'We'll revitalise high street': new Rhythm & Booze owner

Rhythm & Booze’s new owner believes its plans for the chain could breathe new life into a “tired” high street off-licence sector.

OLN was given a sneak preview of Rhythm & Booze’s new image in an interview with Costcutter chief executive Nick Ivel and Sir Michael Bibby, chairman of Costcutter owner the Bibby Group.

A black fascia with a new Rhythm & Booze logo, in which a treble clef replaces the ampersand, and a sleeker look in-store are part of the mix. The range is to be revamped and all stores will carry at least a small con- venience offering, with some holding a much bigger range.

The concept is to be rolled out as a national franchise in the next six months.

Ivel said: “We believe there is a big market out there. There are other players – the big one is Bargain Booze – but we would like to roll ours out nationally, not specifically in regions.

“We have put a lot of cash into developing the fascia and the concept and have set ourselves some pretty hefty targets. We’ve seen a few players drop out, especially when First Quench went into administration, but we believe there is a gap in the market. It is fairly tired and we believe we can breathe a fresh new bit of life into that market.”

Ivel wants Rhythm & Booze franchisees to make margins greater than the “traditional” 13%-14%, and plans to use the chain’s supply network to offer alcohol deals to retailers across all Costcutter’s fascias that don’t decrease their margins.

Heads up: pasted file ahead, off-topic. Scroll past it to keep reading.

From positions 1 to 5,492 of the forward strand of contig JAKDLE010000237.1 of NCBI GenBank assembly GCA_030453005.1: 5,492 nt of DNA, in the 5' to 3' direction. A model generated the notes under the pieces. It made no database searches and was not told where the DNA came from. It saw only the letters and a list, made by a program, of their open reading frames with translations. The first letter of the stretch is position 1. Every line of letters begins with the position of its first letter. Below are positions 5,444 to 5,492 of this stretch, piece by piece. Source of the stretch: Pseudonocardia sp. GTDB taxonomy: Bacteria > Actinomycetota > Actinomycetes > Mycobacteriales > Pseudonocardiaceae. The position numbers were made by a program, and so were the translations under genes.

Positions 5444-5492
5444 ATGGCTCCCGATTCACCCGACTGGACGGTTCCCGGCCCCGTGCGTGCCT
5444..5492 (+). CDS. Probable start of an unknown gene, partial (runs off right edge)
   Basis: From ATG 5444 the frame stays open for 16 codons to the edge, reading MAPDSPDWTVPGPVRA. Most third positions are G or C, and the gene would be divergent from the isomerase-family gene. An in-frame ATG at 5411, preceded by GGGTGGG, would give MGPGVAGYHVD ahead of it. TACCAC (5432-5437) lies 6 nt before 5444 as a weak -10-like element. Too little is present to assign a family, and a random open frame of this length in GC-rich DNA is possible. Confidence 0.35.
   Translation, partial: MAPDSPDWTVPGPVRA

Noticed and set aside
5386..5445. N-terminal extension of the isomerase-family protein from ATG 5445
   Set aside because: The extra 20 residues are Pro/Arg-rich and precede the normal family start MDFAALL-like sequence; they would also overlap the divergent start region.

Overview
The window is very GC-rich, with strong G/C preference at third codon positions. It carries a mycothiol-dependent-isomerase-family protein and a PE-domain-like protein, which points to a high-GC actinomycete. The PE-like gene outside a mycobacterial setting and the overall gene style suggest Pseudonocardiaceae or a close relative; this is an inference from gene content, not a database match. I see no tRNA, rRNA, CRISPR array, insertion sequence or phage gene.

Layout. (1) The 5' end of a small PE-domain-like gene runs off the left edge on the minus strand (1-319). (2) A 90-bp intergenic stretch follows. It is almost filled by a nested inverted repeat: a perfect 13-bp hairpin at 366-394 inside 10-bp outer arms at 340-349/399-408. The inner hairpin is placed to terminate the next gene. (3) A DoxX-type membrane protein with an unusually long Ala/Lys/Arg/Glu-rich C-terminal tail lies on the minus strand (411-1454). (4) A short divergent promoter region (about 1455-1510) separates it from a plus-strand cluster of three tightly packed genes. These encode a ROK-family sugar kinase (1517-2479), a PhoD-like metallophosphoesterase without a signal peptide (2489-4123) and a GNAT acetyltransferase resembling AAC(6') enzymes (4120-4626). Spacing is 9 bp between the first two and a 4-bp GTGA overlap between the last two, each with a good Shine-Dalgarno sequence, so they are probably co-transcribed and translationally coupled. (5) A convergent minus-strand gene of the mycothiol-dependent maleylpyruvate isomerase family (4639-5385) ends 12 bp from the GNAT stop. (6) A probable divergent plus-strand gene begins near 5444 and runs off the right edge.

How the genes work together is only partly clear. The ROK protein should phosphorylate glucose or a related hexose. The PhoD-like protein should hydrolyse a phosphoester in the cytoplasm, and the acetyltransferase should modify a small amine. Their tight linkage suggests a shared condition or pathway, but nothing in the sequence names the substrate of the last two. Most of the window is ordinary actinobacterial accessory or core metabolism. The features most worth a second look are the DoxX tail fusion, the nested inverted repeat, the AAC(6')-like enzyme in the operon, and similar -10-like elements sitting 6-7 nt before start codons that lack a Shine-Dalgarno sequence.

He told OLN: “There are a lot of promo tions on booze but they do tend to deflate margin. We want to offer promotions that don’t deflate margin.

“With the franchise we will make sure they can make decent margins – not the tra ditional margins made by franchisees of 13%-14%. If the people are still only going to make those margins, you are not going to change the marketplace.”

The plans to rejig Costcutter’s alcohol sourcing come as the business prepares to announce a major change to the way its shops are supplied, when its deal with Nisa comes to an end in 2014. Ivel said the new supply system – to be announced in September, if not before – would be “industry-leading”, “an exciting change for our marketplace” and “one that puts Costcutter members first”.

He added: “It will lead to further consolidation in the marketplace.”

Both Ivel and Bibby were positive about the future for the high street off-licence sector.

Bibby Group has been rumoured to be looking at drinks retail for several years, and was thought to be in the frame as a potential buyer for the collapsed First Quench estate and to be looking at Bargain Booze when owner ECI Partners put the business on the market.

Bibby dismissed the speculation as “just rumours”, but said Rhythm & Booze went into administration at a time when Bibby was able to invest in Costcutter, after taking outright ownership of the business last October.

He said: “There is a growing trend in convenience of more people shopping locally and a larger spend going locally, to reduce wastage and lower petrol costs, and for the lifestyle people are facing. As long as we target the appropriate customer business, we are opening a local service and there has got to be an opportunity there.

“Most of the risk, we believe, is positive for the small off-licence.”

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